I am still convinced that the key to improvement in tactical puzzles is "tactical vision" which is just the "extension" of "board vision". While we calculate we need to "see" whats going on.

And:

Different puzzles will have different methods to solve them efficient. Soner or later there will be the need for candidate moves and calculation in every puzzle.

1. The subconscious mind is semi intelligent. It is perfectly suited for driving you from your home to your office. But "someone" has to keep an eye on it. Otherwise you will go on vacation with a fully packed car and at a certain moment your wife will ask "why do you drive to your office?".

4. ChessNetwork How to Solve Chess Puzzles https://youtu.be/mAVSyYhdo7k

1. @Aox: Thank you for the reference. It appears that the person is the videos (I checked out a couple more of them) uses some sort of logical process to work his way through the problems, even though he doesn't explicitly state what that process is. It does not appear that it is a "checklist" based process. Instead, he uses whatever "clues" that the particular position gives, and then reasons his way to a solution. I think this supports your earlier assertion that "Different puzzles will have different methods to solve them efficiently."

2. It seems to me that NM ChessNetwork does not have an explecit thinking method as GM Smirnov ( or i TRY to develop ).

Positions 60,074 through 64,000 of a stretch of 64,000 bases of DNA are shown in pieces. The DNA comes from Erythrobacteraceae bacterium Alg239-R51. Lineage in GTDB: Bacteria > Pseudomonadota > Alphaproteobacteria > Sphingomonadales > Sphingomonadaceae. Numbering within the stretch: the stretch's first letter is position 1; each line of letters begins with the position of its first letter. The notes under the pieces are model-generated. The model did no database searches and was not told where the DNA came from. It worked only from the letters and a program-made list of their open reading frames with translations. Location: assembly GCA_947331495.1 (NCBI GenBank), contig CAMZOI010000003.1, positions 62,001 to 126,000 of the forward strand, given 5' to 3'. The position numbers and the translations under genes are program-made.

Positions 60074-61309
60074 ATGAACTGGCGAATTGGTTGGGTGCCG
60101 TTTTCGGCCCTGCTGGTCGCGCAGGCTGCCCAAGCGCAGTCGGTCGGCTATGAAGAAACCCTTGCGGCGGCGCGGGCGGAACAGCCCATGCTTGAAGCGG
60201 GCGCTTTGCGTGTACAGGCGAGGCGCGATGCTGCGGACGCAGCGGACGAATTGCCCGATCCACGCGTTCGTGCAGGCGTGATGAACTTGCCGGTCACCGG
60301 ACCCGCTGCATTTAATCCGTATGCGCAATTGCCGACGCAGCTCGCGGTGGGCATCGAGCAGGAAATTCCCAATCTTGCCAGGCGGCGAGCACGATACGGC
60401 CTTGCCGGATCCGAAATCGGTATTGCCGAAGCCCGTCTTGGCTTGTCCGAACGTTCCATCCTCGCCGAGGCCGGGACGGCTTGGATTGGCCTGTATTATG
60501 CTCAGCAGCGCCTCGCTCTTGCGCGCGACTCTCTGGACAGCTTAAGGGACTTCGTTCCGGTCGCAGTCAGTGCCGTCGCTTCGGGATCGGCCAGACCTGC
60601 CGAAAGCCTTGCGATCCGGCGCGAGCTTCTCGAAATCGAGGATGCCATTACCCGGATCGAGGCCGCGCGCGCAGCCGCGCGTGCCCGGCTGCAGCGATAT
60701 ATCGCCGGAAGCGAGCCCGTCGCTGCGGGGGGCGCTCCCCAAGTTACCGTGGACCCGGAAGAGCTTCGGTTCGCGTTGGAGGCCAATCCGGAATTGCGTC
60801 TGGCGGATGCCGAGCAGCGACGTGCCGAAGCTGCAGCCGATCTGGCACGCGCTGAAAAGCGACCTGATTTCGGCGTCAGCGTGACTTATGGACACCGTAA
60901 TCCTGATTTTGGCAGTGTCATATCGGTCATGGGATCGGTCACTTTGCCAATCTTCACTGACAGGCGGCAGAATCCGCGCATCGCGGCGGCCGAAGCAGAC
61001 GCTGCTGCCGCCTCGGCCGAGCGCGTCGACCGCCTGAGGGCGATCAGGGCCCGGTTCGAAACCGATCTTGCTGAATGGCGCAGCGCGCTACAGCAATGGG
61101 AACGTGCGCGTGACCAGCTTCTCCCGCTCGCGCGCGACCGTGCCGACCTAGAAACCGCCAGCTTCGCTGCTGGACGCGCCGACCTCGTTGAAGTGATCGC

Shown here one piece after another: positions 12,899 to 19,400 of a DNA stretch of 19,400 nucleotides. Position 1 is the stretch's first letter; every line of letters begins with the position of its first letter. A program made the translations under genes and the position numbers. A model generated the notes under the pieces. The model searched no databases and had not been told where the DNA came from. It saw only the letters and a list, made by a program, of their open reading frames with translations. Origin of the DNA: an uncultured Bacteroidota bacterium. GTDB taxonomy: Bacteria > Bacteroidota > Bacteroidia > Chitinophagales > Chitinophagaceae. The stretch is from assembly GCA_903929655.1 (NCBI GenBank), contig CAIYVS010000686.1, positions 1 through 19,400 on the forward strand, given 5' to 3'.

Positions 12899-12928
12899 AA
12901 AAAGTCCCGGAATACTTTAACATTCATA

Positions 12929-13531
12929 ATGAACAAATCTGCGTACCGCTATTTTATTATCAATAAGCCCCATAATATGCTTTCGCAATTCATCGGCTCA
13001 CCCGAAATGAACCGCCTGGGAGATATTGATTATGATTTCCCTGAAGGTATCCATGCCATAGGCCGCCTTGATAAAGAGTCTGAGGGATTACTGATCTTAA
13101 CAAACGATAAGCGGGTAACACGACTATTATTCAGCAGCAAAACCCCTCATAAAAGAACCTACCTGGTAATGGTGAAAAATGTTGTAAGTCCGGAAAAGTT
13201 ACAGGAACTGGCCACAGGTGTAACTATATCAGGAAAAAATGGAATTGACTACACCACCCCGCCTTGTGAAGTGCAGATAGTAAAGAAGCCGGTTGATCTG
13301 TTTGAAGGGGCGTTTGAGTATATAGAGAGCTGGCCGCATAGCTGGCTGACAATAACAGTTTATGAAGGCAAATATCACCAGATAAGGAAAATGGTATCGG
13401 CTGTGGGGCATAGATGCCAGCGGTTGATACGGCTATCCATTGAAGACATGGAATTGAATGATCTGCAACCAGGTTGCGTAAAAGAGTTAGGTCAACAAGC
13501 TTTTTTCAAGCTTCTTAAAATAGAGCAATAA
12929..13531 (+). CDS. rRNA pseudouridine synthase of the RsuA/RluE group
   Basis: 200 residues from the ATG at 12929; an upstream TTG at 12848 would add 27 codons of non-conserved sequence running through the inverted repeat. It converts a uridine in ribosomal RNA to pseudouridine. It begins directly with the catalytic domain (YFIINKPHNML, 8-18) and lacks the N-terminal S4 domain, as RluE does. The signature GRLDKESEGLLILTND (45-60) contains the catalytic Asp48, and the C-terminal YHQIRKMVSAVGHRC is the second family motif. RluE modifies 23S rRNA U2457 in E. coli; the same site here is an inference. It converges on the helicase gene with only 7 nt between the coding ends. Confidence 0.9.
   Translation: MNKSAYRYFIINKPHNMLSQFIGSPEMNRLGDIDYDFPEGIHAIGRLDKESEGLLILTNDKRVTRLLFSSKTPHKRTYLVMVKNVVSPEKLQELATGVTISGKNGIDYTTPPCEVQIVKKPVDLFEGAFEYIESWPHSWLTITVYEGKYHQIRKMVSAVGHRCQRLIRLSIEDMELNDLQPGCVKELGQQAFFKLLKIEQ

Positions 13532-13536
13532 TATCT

There is more to watch ;)

IM Daniel Rensch : https://www.youtube.com/watch?v=P6BWYrRvlz0 , .. , https://youtu.be/wl6plSQUm8I
here you see high speed calculation

FM Kingcrusher : https://www.youtube.com/watch?v=JPlR99tsOqE ......

GM Huschenbeth : https://www.youtube.com/watch?v=sLIeLb84L7Y .......

3. IM Chessexplained : https://www.youtube.com/watch?v=0H07WaYHhmU

4. @Aox: Thanks for the additional references. I'll check them out as soon as I get more time.

5. I think it is significant that every one of the references Aox provided above have an "orientation phase" at the beginning.

I especially could relate to IM Daniel Rensch's remarks about some of the puzzles. He found a mate in one of them; it was just one move longer. He couldn't care less. I've also been frustrated at times when in an overwhelming position, make a move that consolidates the position in my favor, only to find that there was a "clever" mate hidden in the position. It reminds me of the GTS ("Go To Sleep") approach of NM Dan Heisman. If you can consolidate down to a clearly winning endgame with overwhelming material advantage, he referred to the position as GTS. Is it the fastest or cleverest way to win? Not necessarily, but you can "go to sleep" because you have removed every possibility of the opponent winning or drawing. It's more like playing it safe.

I suspect that there might be a connection between "playing it safe" (rather than playing for the absolute BEST move in every position every time) and a lower rating. In other words, it might be that the more advanced players got to be more advanced players because instead of settling for "good enough" moves or "playing it safe" moves, they continue to study a position (ANY position) until they have found the absolute BEST move in the position. "The good is the enemy of the best."

At 68 years of age, I'll settle for "good enough" any time I can find a continuation that I KNOW I can win.

5. Part I:

My apology in advance: I cannot distill what I want to convey into a smaller space.

Perhaps the logical reasoning process CAN be sped up. No, I am not referring to speeding up the cycle time of the neurons, which is fixed for each person. I’m also not suggesting that by following a logical “checklist” at a faster speed that the thinking can be sped up. Please bear with me as I try to explain; I think it is something you already know and have experienced and have written about many times.